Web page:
AUTHOR: Ovidiu Cristian NEDU
REJECTION OF THE NATURAL AND TRANSCENDENT SALVATION, IN BRAHMANISM. MAITREYA-UPANISAD AND JĀBĀLA-UPANISAD (ANNOTATED TRANSLATIONS)
Danubius, XXXVI, Galaţi, 2018, p. 301-346.
The existential and religious attitude of classical Brahmanism has always been utterly anti-naturalistic; those philosophers looked down at all human conditions and accomplishments. Consequently, they put forward renunciation, ascesis, the reabsorption within the ultimate reality which emanated the corrupted multiplicity, as the sole religious ideals. Brahmanical ethics sees renunciation as the highest human goal; this option prevails over any other possible life attitude.
The present article deals with two main classical writings on this topic: Maitreya-Upanisad and Jābāla-Upanisad, both of them being included, by the Brahmanical tradition, among the „Samnyāsa-Upanisads” (Upanisads of renunciation).
Maitreya–Upanisad is a rare and, probably, the shortest version of the classical Maitri-Upanisad. It takes a sheer anti-naturalistic stance along with expressing the longing for transcendence. King Brhadratha, in spite of his royal condition, feels disgusted by whatever means human life and natural conditions and, consequently, decides to give up on everything and to engage on an ascetic path culminating in the ontological regression towards the source of all manifestation. The phases of the regression are depicted in quite an usual way, which mixes Sāmkhya elements with some concepts whose presence in a Brahmanical writing seems rather weird.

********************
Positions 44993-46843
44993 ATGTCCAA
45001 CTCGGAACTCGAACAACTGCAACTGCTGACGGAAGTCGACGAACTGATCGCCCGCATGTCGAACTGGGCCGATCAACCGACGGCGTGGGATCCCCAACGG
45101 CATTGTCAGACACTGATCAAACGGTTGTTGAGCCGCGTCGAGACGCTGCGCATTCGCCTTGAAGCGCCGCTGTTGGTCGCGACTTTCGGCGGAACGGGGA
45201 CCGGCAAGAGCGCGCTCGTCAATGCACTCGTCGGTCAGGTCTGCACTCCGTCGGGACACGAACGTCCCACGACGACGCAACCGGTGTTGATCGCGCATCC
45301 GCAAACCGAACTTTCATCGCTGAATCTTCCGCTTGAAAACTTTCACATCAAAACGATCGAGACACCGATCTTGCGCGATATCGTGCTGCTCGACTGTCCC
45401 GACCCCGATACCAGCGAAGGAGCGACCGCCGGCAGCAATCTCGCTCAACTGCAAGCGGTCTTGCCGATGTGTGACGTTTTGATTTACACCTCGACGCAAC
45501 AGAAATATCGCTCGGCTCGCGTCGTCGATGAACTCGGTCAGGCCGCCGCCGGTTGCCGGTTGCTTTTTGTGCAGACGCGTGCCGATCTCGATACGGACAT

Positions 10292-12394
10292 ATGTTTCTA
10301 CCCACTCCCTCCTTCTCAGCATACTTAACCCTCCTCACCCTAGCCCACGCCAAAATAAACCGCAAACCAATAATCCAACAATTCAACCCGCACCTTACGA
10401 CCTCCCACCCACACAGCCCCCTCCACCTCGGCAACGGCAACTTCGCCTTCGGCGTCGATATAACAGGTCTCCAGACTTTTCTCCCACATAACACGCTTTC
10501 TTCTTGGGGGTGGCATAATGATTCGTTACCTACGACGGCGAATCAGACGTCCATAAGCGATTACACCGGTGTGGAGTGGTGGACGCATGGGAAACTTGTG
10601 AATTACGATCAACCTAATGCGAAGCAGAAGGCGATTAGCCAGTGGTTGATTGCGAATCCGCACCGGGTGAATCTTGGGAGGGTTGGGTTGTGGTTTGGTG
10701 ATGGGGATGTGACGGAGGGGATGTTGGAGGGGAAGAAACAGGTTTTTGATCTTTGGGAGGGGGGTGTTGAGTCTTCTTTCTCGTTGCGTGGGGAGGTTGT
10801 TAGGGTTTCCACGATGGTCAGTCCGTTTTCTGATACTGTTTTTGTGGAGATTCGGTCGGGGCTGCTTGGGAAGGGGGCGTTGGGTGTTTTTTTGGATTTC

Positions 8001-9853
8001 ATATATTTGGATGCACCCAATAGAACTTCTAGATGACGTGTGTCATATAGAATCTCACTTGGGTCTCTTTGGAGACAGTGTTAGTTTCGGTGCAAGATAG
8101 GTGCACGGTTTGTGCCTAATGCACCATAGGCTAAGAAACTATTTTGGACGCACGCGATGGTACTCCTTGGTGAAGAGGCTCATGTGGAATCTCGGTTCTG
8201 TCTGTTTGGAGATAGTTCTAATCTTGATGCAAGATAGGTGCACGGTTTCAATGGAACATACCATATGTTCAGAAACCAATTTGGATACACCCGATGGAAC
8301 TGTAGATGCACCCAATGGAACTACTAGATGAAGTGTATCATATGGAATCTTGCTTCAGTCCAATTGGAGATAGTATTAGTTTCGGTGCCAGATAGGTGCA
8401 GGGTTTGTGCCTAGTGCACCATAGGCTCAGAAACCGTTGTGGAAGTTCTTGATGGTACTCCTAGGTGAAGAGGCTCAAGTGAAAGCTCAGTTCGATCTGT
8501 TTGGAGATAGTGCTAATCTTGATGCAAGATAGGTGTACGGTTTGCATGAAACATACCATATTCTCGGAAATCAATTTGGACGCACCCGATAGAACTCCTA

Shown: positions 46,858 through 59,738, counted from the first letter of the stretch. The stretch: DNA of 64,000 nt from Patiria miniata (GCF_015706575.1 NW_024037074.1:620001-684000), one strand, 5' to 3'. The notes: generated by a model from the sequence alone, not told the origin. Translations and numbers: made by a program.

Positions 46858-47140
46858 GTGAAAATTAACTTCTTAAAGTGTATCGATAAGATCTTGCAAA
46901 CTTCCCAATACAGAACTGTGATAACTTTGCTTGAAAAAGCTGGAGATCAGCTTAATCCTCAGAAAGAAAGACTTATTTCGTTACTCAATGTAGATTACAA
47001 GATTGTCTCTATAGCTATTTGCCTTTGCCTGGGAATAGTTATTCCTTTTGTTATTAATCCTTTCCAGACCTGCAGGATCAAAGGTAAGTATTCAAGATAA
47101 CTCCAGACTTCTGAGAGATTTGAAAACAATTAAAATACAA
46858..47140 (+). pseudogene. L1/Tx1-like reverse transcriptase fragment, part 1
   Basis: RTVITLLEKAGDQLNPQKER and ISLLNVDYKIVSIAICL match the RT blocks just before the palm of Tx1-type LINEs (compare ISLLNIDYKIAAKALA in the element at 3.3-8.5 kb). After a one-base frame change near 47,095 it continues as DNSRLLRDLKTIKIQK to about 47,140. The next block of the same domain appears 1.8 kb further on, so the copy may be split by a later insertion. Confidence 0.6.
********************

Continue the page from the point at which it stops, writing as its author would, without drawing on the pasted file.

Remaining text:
Jābāla-Upanisad is quite a heterogenous text, containing some proto-Tantric elements (mentions of pilgrimage places, interiorization of pilgrimage and of religious tokens, salvific formulae) and, in its second half, stipulations regarding the act of renunciation and the condition of the one who renounces. The text lays stress on the relation between renounciation and moral, social or religious regulations. Renunciation cancels all worldly obligations, all moral imperatives, leaving the one who embraces it in a state of total freedom. The hermit becomes like a „madman”, defying all worldly reasons and all worldly obligations, and freely roaming in a Universe that ceases to bind him in any way.